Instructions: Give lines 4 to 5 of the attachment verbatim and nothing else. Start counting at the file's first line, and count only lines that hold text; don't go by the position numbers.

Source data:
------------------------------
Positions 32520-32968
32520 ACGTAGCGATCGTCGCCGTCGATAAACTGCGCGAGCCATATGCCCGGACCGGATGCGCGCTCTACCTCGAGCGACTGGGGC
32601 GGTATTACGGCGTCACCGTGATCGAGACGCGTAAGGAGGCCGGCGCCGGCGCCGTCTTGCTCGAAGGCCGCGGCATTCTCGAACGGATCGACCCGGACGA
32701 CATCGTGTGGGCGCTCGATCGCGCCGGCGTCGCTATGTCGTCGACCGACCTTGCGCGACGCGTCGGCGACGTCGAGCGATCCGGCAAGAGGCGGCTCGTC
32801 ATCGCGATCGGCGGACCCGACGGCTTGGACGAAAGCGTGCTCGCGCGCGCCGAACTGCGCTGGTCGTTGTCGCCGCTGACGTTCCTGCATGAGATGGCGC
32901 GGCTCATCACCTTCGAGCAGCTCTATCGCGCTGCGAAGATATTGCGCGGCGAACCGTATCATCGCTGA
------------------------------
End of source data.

32701 CATCGTGTGGGCGCTCGATCGCGCCGGCGTCGCTATGTCGTCGACCGACCTTGCGCGACGCGTCGGCGACGTCGAGCGATCCGGCAAGAGGCGGCTCGTC
32801 ATCGCGATCGGCGGACCCGACGGCTTGGACGAAAGCGTGCTCGCGCGCGCCGAACTGCGCTGGTCGTTGTCGCCGCTGACGTTCCTGCATGAGATGGCGC